Stories from Ancient China: Han Qi’s Great Forgiveness
Stories from Ancient China: Han Qi’s Great Forgiveness

In ancient Chinese thought, the state of broadmindedness and forgiveness is like a wide, deep valley. (Cornerstone/Pixelio.de)
In ancient Chinese thought, the state of broadmindedness and forgiveness is like a wide, deep valley. (Cornerstone/Pixelio.de)

Han Qi was Duke of Weiguo and also Prime Minister during the Song Dynasty (960-1279). Once, while leading an army, he asked his night watchman to bring him a candle so he might have light to write a letter. The watchman was careless with the candle and accidentally set Han Qi's hair on fire. The duke quickly beat out the fire with his glove and continued writing.

Soon after he noticed that the watchman who had brought him the candle was replaced with another. Han Qi was worried that the first watchman might be punished and went to the watchman's supervisor and said, “Don't replace him! Bring him back, because he has now learned how to hold a candle correctly.” Everyone in the whole army admired Han Qi's action.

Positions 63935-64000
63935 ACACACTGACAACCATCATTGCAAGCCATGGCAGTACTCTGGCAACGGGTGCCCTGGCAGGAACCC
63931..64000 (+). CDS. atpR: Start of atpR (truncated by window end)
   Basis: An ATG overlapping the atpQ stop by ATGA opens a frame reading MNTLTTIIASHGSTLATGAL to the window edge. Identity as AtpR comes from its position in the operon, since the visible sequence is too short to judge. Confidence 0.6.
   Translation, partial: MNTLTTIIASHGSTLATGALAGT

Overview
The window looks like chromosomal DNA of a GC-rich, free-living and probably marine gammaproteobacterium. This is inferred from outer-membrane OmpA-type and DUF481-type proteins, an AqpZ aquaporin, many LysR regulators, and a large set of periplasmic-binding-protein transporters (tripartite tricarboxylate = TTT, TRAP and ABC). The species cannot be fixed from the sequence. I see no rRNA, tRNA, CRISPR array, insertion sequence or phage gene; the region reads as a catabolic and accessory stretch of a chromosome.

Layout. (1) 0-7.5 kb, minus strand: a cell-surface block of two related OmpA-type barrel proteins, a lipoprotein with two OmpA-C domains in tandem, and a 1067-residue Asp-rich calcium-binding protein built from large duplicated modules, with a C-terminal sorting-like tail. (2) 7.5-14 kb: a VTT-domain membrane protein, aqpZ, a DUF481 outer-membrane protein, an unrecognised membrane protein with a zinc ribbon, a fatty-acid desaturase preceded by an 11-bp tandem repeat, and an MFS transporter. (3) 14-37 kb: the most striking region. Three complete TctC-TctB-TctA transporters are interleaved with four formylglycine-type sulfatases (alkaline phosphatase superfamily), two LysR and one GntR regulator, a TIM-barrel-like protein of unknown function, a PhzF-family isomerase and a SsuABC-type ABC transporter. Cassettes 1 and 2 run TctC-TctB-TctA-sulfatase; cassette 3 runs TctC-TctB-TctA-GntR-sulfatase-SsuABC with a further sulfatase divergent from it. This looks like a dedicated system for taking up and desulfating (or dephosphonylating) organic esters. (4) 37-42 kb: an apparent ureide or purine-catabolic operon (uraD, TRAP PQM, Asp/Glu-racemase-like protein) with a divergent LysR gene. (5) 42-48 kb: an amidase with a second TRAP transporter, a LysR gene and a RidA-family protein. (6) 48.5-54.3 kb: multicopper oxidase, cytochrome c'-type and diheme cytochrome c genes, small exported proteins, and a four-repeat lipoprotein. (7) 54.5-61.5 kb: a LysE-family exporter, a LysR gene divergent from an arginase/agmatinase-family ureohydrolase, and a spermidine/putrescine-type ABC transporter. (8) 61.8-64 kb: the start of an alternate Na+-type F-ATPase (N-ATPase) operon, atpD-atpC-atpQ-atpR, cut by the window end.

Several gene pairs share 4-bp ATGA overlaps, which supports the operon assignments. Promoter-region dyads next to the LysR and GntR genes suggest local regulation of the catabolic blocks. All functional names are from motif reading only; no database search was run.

Another day a man brought him two valuable jade cups who related, “A farmer found these in a ditch, they are beautiful, true treasures.” Han Qi rewarded the man with some silver and thanked him. He loved the cups. Each time he received guests, the cups held a place of honor on a special table.

When he gave a banquet sometime later, a careless servant knocked the cups off the table and they broke. Han remained calm and said, “Everything is predestined.” Then he addressed the man, “You slipped and did not do this on purpose. How could this be your fault?”

All the guests praised duke Han for his grand forgiveness.

Read the original article in German.

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